Pulse School: Patience is a virtue when it comes to herbicide efficacy


As most, if not all, producers are currently spraying for weed control, it’s important to keep in mind herbicide efficacy, according to Bethany Wyatt, senior technical service specialists for BASF in Saskatchewan. Wyatt says almost every year some farmers will get impatient, and “jump the gun” when it comes to re-spraying.

In this episode of the Pulse School Wyatt explains a person has to wait it out in order for the herbicide to work, especially when it comes to pulses.

“It’s a difficult thing when you apply a herbicide, you expect to see the weeds controlled, relatively quick,” she says. “But we have to remember that within pulses especially, the actives that we are using do take a little bit longer and we need to sometimes just be a little more patient and then especially under these dry conditions, it can take a little bit longer than on a good growing year.”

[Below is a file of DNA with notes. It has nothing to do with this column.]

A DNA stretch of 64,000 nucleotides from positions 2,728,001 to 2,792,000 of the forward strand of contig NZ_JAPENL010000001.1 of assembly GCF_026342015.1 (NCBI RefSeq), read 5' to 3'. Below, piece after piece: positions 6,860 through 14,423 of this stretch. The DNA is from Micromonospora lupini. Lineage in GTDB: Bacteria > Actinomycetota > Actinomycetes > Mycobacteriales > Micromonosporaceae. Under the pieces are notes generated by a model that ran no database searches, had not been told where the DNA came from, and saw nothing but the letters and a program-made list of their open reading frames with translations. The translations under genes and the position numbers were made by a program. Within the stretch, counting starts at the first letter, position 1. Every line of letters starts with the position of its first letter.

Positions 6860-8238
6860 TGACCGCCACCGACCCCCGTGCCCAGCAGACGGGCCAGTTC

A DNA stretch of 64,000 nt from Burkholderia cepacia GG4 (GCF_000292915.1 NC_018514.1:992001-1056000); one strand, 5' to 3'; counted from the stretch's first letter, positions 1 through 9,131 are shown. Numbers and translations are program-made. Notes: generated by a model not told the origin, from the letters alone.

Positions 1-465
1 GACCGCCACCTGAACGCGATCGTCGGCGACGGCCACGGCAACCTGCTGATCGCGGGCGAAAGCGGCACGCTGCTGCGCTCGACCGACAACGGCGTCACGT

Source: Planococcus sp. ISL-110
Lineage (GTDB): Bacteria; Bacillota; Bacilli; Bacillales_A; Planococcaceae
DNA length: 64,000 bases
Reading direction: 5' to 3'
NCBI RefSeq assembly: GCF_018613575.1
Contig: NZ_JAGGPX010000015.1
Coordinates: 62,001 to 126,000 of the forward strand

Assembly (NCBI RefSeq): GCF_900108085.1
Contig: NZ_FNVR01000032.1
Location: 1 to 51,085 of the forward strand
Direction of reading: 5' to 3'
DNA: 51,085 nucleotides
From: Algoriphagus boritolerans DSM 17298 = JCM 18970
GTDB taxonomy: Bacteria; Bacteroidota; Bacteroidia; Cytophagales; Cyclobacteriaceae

Wyatt can’t stress enough that the amount of time since a person sprayed, to when a person assesses the crop, is the first thing a farmer should take into account.

“In pulses we’re mostly dealing with the Group 1 graminicides, and the Group 2s and they do just take a little bit longer.” (story continues below player)

When scouting after a Group 1 spray, symptoms to look for include: chlorosis or yellowing of the newest leaf, however, complete efficacy could take up to two or three weeks. At that time, you should be able to pull the newest leaf cleanly from the sheath and check for a dead growing point.

“It’ll be pinched off, brown at the end, then you can be sure that the grassy weed is going to die,” she says. “The newest leaves may yellow, and your oldest leaves might still be green, but as long as that growing point is brown, pinched off, you can pull it out easily — rest assured that weed is going to be controlled.”

As far as Group 2s go, Wyatt says rapid initial stunting should happen quite quickly; however, complete death could take two to three weeks just like the Group 1 actives. Other visuals would be reddening or purpleing at the growing point, and could also have yellowing or even striping.

For more Pulse School episodes click here.

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